The ‘Tuna Crunch Barm’

Not really earth shattering, but Lola’s sandwich of choice. It used to be a mixture of mayonnaise, tuna in brine and tinned sweetcorn, but over the years it has evolved into really quite a treat! Don’t be surprised to find a sandwich filling that with the tuna contains diced red onion, diced peppers, spring onions maybe, sweetcorn definitely, and occasionally, the mayonnaise is switched for a salad dressing, just to make the whole thing taste ‘zing’.

‘The Enthusiasm Frittata’
So called because everything I have got left (in the fridge) goes into it… *tumbleweed*
Finn loves eggs – From that first 'proper food' meal of loosely scrambled egg, circa 6 months old, to today’s vociferous dunking of soldiers on a Sunday morning, Finn knows his eggs, and this one appeals to his lunchtime tastebuds. This week’s offering was made with six beaten eggs, some leftover potato, some leftover roast gammon and spring onions. You fry off the frittata filling with a bit of oil, butter or Flora and then add the eggs, which have been seasoned with a bit of salt and pepper. Stir the filling round so that all the ingredients become equally dispersed and then leave the mixture to cook and set. Once the bottom of the pan has become quite set, put the pan under a pre-heated grill and allow the top to set, puff up and become gloriously brown. Allow to cool, cut into chunky wedges and put into the lunchbox.

The Carrot, Coriander, Lemon and Hummus Combo
Proof, if it were needed, that you can put anything in a buttie. I live in an area of the country where it is de rigeur to put a pie inside a buttered barm, (this should be on your foodie bucket list…) so this combo doesn’t seem that weird to me. If you use something like a wrap then this becomes a delicious Vegan lunchbox main, especially if you use Flora that is dairy free. To make this ‘interesting' sandwich, you need some hummus, some coriander, a squeeze of lemon and some grated carrot. Grate the carrot and mix it with the hummus. Then mix in some chopped coriander (I am a bit of a coriander fiend so I have loads in, but I tone it down for Lola, who likes this combo, because I know coriander can sometimes taste a bit soapy) and a squeeze of lemon. Mix and taste. You might need a touch of salt; you might need a bit more lemon. Once you’re happy with the taste and the consistency, load it onto bread/into a wrap.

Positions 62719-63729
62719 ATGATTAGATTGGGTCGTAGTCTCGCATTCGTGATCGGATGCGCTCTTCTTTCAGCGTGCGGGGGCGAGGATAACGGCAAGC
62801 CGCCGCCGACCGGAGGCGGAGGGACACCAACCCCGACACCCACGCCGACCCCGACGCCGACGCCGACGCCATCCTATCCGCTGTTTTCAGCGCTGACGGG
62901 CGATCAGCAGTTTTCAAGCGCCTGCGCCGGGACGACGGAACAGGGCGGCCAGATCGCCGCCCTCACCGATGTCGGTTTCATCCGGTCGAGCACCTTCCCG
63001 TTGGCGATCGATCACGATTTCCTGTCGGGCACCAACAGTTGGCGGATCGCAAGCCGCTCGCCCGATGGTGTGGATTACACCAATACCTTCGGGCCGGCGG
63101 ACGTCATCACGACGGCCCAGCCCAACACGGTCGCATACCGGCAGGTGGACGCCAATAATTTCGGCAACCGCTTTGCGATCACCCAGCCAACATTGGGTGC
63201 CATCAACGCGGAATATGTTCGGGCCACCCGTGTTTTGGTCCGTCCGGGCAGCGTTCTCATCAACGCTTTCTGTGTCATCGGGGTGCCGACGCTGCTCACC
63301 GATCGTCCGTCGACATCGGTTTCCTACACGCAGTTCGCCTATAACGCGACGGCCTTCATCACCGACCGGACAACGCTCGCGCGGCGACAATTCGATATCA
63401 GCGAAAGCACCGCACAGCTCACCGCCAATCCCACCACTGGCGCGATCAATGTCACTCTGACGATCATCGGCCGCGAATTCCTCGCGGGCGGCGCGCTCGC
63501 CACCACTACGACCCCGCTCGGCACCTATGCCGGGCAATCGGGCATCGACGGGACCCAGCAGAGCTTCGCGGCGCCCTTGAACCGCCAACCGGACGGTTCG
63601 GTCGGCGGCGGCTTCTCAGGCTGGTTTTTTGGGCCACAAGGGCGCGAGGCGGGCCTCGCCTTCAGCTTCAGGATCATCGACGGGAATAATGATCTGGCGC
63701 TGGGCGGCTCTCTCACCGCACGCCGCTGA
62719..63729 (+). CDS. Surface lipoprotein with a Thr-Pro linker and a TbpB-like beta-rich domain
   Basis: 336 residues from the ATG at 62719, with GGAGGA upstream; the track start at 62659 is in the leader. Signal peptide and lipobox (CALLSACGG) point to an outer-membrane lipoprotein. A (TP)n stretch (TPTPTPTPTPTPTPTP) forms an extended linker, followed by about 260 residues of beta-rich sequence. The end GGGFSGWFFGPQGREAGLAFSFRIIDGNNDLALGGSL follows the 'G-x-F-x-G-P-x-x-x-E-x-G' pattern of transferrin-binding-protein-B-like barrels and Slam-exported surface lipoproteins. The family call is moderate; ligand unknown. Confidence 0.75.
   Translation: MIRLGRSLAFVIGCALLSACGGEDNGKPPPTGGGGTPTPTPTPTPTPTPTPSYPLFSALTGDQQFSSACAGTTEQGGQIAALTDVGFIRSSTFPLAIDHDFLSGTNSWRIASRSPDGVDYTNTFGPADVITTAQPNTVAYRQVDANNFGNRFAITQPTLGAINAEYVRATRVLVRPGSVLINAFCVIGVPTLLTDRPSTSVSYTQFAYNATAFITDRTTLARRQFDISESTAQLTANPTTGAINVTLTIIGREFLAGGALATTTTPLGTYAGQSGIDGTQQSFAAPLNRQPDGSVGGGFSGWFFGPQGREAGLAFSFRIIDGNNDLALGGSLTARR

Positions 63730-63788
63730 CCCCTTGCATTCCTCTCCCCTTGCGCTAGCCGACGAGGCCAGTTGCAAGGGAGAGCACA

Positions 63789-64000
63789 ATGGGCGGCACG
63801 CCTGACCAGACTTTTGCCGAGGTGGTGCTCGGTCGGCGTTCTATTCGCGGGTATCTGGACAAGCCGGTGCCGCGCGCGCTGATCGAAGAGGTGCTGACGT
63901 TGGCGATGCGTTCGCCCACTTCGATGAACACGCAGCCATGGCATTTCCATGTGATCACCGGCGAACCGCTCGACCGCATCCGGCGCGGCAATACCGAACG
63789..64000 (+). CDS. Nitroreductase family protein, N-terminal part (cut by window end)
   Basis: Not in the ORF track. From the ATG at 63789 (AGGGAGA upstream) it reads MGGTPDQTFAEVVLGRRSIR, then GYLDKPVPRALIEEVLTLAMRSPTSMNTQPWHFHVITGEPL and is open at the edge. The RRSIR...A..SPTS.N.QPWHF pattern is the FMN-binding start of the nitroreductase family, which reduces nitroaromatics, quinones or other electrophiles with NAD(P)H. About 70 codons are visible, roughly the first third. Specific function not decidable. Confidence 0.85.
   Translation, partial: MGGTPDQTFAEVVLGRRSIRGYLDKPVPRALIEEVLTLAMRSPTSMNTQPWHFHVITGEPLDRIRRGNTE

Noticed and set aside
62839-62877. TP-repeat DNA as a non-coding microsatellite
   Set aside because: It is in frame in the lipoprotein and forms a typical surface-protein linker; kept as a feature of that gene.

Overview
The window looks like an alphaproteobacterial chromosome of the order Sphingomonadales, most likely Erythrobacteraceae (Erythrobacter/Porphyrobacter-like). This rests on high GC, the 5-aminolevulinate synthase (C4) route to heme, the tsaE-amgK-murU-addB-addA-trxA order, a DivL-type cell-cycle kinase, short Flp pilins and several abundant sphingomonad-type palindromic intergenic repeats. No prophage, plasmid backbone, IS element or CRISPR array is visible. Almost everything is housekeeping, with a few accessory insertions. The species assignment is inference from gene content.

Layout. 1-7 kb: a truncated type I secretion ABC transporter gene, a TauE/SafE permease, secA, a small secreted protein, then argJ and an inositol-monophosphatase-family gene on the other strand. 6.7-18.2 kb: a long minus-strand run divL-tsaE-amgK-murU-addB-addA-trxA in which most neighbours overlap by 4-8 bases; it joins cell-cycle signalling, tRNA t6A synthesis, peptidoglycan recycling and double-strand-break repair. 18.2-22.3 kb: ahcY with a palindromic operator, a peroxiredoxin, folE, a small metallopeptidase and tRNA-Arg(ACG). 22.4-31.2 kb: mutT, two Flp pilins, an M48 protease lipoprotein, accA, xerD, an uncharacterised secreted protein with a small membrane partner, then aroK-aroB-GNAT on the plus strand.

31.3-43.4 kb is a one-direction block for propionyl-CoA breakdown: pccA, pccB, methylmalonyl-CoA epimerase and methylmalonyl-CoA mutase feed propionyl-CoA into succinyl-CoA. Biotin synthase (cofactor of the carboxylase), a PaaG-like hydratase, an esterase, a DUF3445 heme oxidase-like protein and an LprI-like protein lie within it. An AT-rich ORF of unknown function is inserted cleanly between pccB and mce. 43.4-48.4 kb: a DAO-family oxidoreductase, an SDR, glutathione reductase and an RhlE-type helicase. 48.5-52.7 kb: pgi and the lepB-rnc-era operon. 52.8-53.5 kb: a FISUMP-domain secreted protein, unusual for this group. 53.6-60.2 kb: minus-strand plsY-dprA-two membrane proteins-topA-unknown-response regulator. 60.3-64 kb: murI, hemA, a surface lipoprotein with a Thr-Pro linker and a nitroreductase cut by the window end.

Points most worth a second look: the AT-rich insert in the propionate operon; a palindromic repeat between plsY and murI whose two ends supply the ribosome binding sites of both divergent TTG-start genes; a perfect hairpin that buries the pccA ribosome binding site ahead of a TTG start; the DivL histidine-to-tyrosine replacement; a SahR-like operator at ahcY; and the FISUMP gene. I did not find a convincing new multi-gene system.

Flapjacks. The treat to make the afternoons seem not so bad.
The recipe that I use for Lola and Finn’s favourite flapjacks is here. Other recipes are available. Lola and Finn are fans of the apple flapjack in particular and I have been experimenting with substituting some of the oats with some millet, which gives a nice crunchy texture. However,  I do believe that anything coated with butter/golden syrup/brown sugar is going to taste mighty fine and a little bit of flapjack will leave your bubs sated and with enough energy to take the world on.

Maybe, with a little bit of help, it is possible to improve on the current percentage (a mere 1.6%!) of children who eat a packed lunch that is nutritionally comparable with the guidelines set out for school dinners. It’s vital for the long term health of our children that little changes are made to produce, maybe over time, a lunch that strikes a balance between health, wellbeing and …the odd flapjack!

This post is an entry for the #FloraLunchbox Linky Challenge, sponsored by Flora. Check out their lunch planner and recipe ideas here < >